- Traffic stop turns deadly in 40 seconds, according police dashcam video
- Video released after being shown at ex-officer’s trial in Philando Castile shooting
It took just 40 seconds for an ordinary traffic stop to turn deadly — from a police officer saying, “Hello, sir,” to him firing seven shots at a seated motorist.
But the police dashboard camera video released Tuesday adds a visceral element to what police witnesses had described — unnerving even in the context of other police shootings and after a video taken by Philando Castile’s passenger went viral.
Until Tuesday, few people had seen the dashcam video from July 6 when Officer Jeronimo Yanez killed Castile in Minnesota. It was shown in court during Yanez’s trial.
How the shooting unfolds
The nearly 10-minute video shows Yanez pulling over Castile on a wide street on a clear summer evening. Yanez approaches the white 1997 Oldsmobile and leans in to speak through the driver’s window. Another officer approaches but stands farther away on the passenger side.
Yanez tells Castile his brake lights are out.
The video does not show Yanez’s point of view or the inside of Castile’s car, where his girlfriend Diamond Reynolds and her 4-year-old daughter were passengers.
Yanez asks for Castile’s driver’s license and insurance.
Thirty seconds into the conversation, Castile begins to tell Yanez that he has a weapon.
Castile: Sir, I have to tell you I do have a …
Castile: … firearm on me.
Castile: I (inaudible)
Yanez: Don’t reach for it then.
Castile: I’m, I, I was reaching for …
Yanez: Don’t pull it out.
Castile: I’m not pulling it out.
Reynolds: He’s not.
Yanez: Don’t pull it out.
Yanez, whose hand had been near his gun, pulls out his weapon and fires seven rapid shots into the car, striking Castile five times.
Reynolds: You just killed my boyfriend.
Castile: I wasn’t reaching …
Reynolds: He wasn’t reaching.
Yanez: Don’t pull it out!
Reynolds: He wasn’t.
Yanez: Don’t move! (Expletive.)
Yanez is then heard shouting obscenities and breathing heavily as the tape continues.
The child exits the car amid the chaos, and the other officer picks her up.
Reynolds begins sharing a live video on Facebook, narrating in calm tones. She is told to exit the car and walk backward to an officer.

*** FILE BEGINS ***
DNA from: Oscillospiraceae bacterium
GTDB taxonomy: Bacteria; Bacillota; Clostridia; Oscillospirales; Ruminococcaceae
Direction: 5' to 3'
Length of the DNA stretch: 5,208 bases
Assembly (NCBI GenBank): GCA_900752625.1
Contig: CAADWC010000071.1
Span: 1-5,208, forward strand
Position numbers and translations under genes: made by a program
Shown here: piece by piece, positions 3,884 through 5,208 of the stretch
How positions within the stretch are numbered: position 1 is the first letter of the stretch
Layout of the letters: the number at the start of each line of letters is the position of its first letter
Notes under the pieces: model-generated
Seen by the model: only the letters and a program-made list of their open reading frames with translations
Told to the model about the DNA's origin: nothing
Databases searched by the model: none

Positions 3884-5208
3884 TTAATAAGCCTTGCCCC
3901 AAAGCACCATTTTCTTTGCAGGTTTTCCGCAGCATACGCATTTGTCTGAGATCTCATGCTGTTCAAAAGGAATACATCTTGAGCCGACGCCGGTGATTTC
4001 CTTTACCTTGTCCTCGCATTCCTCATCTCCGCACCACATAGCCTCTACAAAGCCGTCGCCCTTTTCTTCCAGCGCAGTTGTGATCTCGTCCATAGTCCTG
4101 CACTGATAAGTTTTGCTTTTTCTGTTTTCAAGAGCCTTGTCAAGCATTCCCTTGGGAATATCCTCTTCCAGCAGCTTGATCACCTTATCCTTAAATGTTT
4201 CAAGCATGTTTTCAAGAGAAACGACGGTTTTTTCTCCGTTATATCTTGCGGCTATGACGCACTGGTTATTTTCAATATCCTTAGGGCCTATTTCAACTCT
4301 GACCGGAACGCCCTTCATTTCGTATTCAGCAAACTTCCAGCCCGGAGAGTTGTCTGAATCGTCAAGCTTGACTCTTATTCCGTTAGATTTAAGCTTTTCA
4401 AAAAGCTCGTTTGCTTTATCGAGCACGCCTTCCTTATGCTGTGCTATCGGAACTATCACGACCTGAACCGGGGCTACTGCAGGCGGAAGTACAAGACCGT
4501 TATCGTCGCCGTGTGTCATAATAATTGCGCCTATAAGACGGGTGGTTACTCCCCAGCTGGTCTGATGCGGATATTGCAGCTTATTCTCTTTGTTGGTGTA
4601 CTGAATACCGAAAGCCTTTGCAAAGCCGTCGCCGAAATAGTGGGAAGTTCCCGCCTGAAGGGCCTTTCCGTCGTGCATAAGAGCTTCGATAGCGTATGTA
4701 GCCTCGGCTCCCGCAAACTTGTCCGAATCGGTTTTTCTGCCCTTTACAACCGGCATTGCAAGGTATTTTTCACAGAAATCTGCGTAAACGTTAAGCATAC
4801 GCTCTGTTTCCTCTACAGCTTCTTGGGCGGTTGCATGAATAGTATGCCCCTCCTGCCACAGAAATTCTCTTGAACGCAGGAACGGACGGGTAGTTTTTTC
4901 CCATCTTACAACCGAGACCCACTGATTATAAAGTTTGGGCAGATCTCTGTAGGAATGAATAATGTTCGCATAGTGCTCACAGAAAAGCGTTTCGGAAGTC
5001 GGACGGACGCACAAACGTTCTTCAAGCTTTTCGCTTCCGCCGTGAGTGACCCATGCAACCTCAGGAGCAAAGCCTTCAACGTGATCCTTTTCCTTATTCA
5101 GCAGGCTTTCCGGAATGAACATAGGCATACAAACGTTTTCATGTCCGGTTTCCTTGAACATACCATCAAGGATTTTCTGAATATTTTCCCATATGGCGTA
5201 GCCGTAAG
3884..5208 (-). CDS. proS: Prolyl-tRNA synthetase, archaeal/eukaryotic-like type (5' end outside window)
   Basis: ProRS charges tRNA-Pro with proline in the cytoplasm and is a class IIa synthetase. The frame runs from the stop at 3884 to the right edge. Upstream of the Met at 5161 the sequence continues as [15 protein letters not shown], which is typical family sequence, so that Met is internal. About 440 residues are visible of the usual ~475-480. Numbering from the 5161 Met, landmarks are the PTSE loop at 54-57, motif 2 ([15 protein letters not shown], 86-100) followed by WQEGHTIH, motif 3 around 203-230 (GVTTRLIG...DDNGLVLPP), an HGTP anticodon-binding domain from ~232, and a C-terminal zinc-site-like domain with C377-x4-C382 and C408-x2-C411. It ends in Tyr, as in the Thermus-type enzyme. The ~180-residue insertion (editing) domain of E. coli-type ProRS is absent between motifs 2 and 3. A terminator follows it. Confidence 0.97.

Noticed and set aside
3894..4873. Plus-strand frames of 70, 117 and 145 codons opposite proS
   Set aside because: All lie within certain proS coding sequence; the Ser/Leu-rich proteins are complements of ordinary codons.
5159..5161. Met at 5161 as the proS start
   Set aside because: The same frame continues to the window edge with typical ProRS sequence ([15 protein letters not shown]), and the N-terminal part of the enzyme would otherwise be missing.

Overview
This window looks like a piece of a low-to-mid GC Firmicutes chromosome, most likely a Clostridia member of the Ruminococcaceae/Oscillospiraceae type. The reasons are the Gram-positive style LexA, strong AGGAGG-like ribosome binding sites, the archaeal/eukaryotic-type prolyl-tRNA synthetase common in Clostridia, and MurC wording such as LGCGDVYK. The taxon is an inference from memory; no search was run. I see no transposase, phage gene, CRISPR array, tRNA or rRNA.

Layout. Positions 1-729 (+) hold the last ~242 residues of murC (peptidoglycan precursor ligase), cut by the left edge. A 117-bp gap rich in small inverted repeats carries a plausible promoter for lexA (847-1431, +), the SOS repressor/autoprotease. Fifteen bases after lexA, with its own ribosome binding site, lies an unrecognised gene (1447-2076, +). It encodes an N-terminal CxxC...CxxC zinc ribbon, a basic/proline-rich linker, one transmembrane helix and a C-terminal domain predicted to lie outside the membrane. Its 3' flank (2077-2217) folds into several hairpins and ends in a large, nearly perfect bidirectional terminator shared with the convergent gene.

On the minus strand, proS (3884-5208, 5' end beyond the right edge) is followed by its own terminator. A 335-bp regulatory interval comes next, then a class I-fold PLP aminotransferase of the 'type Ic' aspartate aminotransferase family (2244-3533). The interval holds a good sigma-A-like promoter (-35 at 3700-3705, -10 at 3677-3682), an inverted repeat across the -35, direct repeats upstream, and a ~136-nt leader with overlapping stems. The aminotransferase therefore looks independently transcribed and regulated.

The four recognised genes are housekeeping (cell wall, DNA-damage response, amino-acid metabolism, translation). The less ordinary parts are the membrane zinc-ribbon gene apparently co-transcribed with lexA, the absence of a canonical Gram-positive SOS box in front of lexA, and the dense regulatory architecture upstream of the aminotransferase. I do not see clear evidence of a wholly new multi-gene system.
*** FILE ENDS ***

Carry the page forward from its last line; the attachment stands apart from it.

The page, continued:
Officers are seen removing Castile from the car, placing him on the street, and treating him.
Others interview Yanez, who shouts obscenities repeatedly.
“I’m (expletive) up right now,” Yanez says at one point.
Yanez: I told him (sigh) ‘Can I see your license?’ And then he told me he had a firearm. I told him not to reach for it. And when he went down to grab, I told him not to reach for it. And then he kept it right there, and I told him to take his hand off of it. And then he, he had his grip a lot wider than a wallet.
Other officer: OK.
Yanez: And I don’t know where the gun was, he didn’t tell me where the (expletive) gun was.
Other officer: OK.
Yanez: And then it was just, getting hinky, he gave, he was just staring straight ahead and I was getting (expletive) nervous and then, I told him, I know, I know, (expletive) I told him to get his (expletive) hand off his gun.
Yanez gives a brief explanation of the events to a supervising officer on the scene. Yanez says he told Castile not to reach for the gun and that Castile’s “grip (was) a lot wider than a wallet.” Yanez continues, saying, “I don’t know where the gun was. He didn’t tell me where the (expletive) gun was.”
Prosecutors: Yanez lost control
During the trial, prosecutors portrayed Yanez as a nervous officer who lost control of his traffic stop. He was too quick to pull the trigger after learning Castile had a gun, based on an unreasonable suspicion that he was a robbery suspect, they said.
Yanez, then a St. Anthony officer, testified Castile put his hand on his firearm, not his wallet or identification papers, and was pulling the gun from his pocket.
“I didn’t want to shoot Mr. Castile,” Yanez testified. “That wasn’t my intention. I thought I was going to die.”
Castile’s fully loaded gun was found in his shorts pocket, Ramsey County prosecutors said.